# fiber bundle

## English

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### Etymology

Coined as fibre bundle by American mathematician Norman Steenrod in 1951, The Topology of Fibre Bundles. The related usages fiber and fiber space probably derive (as calques respectively of German Faser and gefaserter Räume) from 1933, Herbert Seifert, “Topologie dreidimensionaler gefaserter Räume,” Acta Mathematica, 60, (1933), 147-238.[1][2]

### Noun

fiber bundle (plural fiber bundles)

1. () A topological space E with a base space B and a fiber space F such that any point xB has a neighborhood N that is homeomorphic to the product space B × F (that is, the space is locally the product space B × F, although its global structure can be quite different).
A Möbius strip is a fiber bundle which looks locally (i.e., over a connected proper subset of its base space) like the corresponding part of a cylinder ${\displaystyle S^{1}\times [0,1]}$ (a Möbius strip and a cylinder have isomorphic base spaces). A Klein bottle is a fiber bundle which looks locally like the corresponding part of a torus ${\displaystyle S^{1}\times S^{1}}$ (again they could be thought of as sharing the same base space ${\displaystyle S^{1}}$; cutting out even a single point of that base space makes the cut Klein bottle isomorphic to the cut torus).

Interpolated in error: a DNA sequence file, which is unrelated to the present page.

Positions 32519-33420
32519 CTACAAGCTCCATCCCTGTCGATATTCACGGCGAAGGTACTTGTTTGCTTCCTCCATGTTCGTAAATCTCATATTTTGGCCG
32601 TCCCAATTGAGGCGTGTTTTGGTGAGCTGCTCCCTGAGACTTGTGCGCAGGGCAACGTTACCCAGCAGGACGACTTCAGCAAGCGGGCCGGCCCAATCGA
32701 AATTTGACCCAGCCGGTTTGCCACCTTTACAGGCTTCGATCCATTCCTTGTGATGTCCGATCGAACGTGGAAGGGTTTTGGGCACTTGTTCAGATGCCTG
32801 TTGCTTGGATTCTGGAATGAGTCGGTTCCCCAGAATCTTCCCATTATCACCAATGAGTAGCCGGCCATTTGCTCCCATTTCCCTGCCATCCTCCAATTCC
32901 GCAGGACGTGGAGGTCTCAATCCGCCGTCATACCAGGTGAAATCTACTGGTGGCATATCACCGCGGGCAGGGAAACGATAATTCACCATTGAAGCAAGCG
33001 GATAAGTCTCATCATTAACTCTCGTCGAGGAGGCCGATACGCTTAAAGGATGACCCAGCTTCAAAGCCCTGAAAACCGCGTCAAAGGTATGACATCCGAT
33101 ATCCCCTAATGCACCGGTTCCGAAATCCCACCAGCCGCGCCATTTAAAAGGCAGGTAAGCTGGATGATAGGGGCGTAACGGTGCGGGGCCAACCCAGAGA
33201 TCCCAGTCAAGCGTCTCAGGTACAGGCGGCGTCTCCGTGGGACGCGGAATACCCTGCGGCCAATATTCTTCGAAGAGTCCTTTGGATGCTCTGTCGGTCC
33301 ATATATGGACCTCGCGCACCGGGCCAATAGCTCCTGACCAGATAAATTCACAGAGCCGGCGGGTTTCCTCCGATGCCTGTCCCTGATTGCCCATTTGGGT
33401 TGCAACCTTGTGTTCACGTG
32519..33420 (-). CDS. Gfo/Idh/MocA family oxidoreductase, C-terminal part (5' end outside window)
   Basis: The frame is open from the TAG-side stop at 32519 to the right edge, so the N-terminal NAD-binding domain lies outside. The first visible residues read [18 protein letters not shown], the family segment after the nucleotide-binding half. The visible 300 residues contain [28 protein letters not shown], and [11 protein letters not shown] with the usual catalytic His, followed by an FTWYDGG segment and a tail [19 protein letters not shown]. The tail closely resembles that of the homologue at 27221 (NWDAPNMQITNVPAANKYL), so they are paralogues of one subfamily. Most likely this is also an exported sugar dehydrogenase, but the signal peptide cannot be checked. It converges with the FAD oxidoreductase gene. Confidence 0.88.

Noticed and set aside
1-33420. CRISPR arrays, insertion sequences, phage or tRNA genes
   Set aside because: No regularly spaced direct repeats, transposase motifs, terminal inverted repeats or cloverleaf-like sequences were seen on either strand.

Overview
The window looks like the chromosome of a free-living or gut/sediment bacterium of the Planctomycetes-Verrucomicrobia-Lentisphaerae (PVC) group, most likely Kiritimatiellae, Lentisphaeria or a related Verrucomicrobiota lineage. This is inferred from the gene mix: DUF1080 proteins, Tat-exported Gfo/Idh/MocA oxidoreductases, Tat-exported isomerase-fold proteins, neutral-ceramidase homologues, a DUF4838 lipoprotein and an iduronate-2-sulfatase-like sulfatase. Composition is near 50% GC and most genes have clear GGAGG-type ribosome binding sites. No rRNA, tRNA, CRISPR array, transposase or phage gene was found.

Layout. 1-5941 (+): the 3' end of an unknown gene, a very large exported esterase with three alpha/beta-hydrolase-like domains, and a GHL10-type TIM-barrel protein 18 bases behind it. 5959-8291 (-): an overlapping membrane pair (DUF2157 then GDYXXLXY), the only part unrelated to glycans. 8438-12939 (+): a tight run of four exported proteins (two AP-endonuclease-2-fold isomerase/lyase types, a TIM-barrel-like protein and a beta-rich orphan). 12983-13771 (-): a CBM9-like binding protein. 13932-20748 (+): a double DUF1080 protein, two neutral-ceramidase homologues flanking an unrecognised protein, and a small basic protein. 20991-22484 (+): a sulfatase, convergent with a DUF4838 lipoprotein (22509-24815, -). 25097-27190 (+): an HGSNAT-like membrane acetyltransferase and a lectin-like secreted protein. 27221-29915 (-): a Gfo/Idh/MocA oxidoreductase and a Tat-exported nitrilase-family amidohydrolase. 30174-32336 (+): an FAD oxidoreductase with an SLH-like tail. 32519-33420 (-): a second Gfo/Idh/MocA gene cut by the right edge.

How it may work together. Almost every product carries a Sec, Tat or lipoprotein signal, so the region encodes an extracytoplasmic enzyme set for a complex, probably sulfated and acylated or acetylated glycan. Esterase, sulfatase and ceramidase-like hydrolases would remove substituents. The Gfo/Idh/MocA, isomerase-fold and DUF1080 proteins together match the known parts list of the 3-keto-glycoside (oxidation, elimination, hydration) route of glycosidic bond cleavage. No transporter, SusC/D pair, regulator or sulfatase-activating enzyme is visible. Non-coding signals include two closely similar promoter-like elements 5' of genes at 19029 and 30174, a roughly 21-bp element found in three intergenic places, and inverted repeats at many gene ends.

In general, a fiber bundle consists of a set of mutually disjoint fibers “over” a base space, which indexes the fibers; there is a copy of some fiber on top of, or projecting (“canonically”) onto each point of the base space.
• 1995, Sunny Y. Auyang, How is Quantum Field Theory Possible?, Oxford University Press, page 214,
In the 1960s, some physicists including E. Lubkin and A. Trautman recognized that interaction potentials can be represented by connections on principal fiber bundles. In 1975, T. T. Wu and C. N. Yang used the fiber bundle method to solve a problem on magnetic monopoles.
• 2001, John M. May, Parallel I/O for High Performance Computing, Morgan Kaufmann Publishers, page 236,
One proposed general model for high-level scientific data uses fiber bundles, which Butler and Pendley [22] proposed in 1989. [] A fiber bundle is the Cartesian product of the fibers and the base space; in other words, it is the collection of valid data ranges for the base space.
• 2013, Patrick Iglesias-Zemmour, Diffeology, American Mathematical Society, page 229,
Finding the right notion of fiber bundle for diffeology [Igl85] has been a question raised by the study of the irrational torus ${\displaystyle T_{\alpha }}$ [Dolg85].

#### Usage notes

May be defined formally as the tuple ${\displaystyle (E,\pi ,B)}$ (or sometimes ${\displaystyle (E,\pi ,B,F)}$), where ${\displaystyle E}$, ${\displaystyle B}$ and ${\displaystyle F}$ are topological spaces respectively called the total space, base space and fiber space, and ${\displaystyle \pi :E\rightarrow B}$ is a continuous surjective map called the projection or submersion of the fiber bundle or fiber space. The fiber bundle is sometimes formally identified as the map ${\displaystyle \pi }$, with ${\displaystyle E}$ and ${\displaystyle B}$ being assumed from its definition.